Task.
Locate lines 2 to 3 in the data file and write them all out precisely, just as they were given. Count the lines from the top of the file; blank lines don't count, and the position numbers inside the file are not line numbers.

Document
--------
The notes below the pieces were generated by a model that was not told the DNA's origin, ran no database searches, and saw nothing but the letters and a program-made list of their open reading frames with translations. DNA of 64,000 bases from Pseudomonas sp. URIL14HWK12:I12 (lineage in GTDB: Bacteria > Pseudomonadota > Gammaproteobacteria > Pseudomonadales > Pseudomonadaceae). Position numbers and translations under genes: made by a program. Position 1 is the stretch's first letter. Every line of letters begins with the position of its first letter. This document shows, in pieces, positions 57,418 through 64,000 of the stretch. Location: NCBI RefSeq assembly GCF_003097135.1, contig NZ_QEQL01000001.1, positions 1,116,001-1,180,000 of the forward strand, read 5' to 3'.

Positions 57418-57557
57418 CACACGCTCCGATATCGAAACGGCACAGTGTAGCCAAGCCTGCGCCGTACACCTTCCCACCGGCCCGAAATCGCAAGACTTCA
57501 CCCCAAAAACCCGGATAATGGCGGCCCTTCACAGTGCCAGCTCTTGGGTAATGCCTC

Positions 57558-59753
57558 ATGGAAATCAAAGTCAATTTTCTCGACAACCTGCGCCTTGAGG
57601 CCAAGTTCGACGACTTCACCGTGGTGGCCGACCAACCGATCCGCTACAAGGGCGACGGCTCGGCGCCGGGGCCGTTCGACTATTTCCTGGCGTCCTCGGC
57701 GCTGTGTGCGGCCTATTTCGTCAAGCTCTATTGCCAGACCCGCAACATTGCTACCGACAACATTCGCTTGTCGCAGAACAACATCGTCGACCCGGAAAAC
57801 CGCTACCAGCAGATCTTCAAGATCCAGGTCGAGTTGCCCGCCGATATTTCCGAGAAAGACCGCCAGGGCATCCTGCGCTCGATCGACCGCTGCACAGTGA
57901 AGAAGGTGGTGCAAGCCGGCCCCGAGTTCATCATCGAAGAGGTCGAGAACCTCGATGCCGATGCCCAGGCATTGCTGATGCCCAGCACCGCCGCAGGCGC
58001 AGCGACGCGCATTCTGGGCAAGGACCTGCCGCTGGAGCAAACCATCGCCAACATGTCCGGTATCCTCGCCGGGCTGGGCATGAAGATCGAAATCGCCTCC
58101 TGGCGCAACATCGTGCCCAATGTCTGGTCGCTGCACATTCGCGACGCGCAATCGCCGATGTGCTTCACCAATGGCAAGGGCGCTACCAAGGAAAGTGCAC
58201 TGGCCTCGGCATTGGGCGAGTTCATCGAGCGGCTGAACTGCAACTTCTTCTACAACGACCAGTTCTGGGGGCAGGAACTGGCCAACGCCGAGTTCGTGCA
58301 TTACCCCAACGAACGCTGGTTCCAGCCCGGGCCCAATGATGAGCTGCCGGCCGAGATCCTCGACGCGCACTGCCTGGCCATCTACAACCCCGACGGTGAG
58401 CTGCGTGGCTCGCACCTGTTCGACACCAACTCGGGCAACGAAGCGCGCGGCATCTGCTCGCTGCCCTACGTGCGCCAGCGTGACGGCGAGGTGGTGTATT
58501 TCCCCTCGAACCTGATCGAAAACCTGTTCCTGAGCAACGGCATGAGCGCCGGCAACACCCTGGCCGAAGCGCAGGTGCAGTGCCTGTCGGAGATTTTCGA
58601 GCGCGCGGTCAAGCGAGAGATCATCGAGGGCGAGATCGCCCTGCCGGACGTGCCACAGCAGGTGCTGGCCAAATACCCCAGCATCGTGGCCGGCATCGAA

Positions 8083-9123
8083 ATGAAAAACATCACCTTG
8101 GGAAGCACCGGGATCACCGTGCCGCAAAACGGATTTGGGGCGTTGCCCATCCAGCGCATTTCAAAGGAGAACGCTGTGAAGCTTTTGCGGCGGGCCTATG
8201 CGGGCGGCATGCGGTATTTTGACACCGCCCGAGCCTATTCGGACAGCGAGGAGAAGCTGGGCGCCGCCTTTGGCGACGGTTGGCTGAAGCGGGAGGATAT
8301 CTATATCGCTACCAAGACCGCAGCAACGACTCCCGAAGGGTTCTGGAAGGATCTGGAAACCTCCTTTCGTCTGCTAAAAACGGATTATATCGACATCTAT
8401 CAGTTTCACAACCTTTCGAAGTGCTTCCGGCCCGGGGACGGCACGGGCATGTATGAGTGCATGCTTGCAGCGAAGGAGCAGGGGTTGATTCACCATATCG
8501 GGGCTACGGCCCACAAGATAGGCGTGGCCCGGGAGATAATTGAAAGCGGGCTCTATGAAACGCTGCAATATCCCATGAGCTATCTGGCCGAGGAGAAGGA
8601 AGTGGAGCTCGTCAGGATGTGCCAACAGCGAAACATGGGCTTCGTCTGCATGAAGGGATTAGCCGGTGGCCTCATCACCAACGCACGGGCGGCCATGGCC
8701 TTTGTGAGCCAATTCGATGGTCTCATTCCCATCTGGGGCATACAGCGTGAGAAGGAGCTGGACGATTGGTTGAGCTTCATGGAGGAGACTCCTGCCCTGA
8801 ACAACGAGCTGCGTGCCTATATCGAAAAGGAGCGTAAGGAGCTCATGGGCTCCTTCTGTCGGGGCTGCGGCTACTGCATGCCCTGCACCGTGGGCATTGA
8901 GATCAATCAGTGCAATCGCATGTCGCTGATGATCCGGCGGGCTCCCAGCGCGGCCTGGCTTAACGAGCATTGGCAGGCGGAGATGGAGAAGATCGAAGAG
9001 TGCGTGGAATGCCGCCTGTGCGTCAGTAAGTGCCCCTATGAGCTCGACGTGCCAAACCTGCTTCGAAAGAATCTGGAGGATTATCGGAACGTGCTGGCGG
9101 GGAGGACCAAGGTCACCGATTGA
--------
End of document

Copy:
Positions 57418-57557
57418 CACACGCTCCGATATCGAAACGGCACAGTGTAGCCAAGCCTGCGCCGTACACCTTCCCACCGGCCCGAAATCGCAAGACTTCA